Boeing (NYSE: BA) shares tumbled by 4% on Monday after reports that the aircraft manufacturer could temporarily halt production of the 737 MAX plane, according to Reuters.
The 737 MAX aircraft have been grounded since March after two fatal crashes that occurred in Indonesia and Ethiopia which killed 346 people, costing the plane manufacturer over USD 9 Billion in charges so far.
Other media outlets reported on Sunday during Boeing’s two-day meeting that the Company is also considering scrapping its 737 MAX production. However, The Seattle Times reported that the Company is leaning towards temporary shutdown.
Reuters cited analysts and said that the suspension of the MAX production would likely result in significant additional charges for Boeing as well as its main suppliers who have been shielded from a financial hit as they have continued to sell parts for the jet at a rate of up to 52 units per month, even as the planemaker has cut its own production to 42 units per month.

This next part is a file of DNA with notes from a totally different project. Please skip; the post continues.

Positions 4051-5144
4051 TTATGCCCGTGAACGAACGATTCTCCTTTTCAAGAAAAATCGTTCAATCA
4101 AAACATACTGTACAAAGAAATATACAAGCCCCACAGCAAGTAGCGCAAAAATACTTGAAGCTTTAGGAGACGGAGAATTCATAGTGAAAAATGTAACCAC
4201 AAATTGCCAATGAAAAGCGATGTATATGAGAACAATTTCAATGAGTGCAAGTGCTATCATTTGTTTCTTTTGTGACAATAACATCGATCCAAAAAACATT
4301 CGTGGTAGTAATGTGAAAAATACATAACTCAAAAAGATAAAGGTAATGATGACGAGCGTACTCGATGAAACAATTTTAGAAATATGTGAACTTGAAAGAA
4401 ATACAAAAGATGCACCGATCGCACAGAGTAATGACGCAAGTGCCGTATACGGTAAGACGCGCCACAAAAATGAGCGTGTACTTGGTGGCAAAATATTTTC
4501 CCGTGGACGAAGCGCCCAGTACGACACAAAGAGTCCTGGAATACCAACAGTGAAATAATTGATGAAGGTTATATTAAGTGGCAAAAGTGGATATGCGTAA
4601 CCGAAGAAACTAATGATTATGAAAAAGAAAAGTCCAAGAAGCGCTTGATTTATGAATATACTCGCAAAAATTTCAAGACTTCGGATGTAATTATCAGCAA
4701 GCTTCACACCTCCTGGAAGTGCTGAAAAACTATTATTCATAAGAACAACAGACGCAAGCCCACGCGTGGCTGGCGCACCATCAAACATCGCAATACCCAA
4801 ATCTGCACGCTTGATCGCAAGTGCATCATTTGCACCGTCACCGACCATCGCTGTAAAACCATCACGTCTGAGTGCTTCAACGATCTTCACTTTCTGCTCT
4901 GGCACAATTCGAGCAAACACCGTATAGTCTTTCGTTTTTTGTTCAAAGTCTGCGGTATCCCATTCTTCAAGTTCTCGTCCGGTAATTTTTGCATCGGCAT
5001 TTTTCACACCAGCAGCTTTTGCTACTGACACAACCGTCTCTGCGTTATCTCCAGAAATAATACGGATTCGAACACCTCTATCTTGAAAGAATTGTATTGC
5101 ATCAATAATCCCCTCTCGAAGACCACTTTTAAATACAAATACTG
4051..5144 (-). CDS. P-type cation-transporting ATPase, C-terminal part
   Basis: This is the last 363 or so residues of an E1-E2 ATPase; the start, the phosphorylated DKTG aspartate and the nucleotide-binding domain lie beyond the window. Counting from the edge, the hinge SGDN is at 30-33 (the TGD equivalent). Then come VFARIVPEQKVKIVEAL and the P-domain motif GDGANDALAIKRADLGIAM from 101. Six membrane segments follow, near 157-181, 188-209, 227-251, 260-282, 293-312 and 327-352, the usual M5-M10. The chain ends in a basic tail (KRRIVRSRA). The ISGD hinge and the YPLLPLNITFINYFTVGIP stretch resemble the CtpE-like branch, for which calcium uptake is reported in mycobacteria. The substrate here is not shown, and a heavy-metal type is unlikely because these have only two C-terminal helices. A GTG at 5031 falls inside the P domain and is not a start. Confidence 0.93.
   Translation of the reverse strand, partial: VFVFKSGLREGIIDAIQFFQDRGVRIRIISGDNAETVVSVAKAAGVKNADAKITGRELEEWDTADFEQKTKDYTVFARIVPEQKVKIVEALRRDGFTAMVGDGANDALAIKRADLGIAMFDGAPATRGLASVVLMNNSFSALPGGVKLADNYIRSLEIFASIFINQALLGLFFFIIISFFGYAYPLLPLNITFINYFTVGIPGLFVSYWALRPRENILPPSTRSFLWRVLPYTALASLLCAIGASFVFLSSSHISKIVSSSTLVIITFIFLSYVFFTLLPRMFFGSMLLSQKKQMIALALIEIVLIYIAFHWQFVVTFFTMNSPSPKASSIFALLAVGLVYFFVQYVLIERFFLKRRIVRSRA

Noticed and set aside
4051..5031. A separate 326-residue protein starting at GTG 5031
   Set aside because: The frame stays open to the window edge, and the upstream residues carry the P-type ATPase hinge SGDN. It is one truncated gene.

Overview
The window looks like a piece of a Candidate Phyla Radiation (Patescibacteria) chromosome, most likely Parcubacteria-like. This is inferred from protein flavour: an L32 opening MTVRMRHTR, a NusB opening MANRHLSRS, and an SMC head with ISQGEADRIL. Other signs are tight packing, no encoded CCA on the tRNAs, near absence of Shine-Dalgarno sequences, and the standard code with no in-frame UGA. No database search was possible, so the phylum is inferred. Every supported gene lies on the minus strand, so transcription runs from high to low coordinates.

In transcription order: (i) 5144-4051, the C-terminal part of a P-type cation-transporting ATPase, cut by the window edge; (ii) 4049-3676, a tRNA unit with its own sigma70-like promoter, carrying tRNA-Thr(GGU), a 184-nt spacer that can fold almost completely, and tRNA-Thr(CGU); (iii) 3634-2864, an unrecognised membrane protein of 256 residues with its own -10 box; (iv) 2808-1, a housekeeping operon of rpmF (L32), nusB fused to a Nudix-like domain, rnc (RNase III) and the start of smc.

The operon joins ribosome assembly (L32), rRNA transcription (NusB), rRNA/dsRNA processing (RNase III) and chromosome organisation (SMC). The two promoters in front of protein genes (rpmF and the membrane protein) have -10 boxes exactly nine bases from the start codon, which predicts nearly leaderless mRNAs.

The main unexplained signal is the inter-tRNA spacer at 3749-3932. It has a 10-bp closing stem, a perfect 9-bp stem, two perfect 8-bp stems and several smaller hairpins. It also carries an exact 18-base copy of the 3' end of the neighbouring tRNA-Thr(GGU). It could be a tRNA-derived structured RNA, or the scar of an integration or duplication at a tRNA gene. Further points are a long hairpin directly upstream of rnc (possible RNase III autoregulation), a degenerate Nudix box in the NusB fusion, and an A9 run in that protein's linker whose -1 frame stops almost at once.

"We would highlight Spirit AeroSystems, Safran SA and Senior Plc as names that could potentially experience greater disruption impacts if production is indeed slowed further or halted," Berenberg analyst Andrew Gollan said.
Two suppliers told Reuters on Monday that Boeing was likely to halt assembly of the 737 MAX jet for the time being, though some suppliers could be asked to keep producing to minimize disruption.
Last week, the Federal Aviation Chief Steven Dickson said that U.S. aviation regulators won’t likely clear Boeing’s 737 MAX airplanes for flight until after 2020.
Boeing previously mentioned that it is possible that the resumption of the MAX aircraft deliveries could begin as early as December, after clearing FAA issues and regulations. And commercial services of the aircraft could begin by January.
While many investors remained optimistic about the return of the 737, Dickson’s comments last week quickly suppressed hope that the jet would come back early. Dickson noted that there is no clear timeline for when the aircraft will return, however, he mentioned that Boeing still needs to clear 10 to 11 milestones before the jet can be recertified and approved.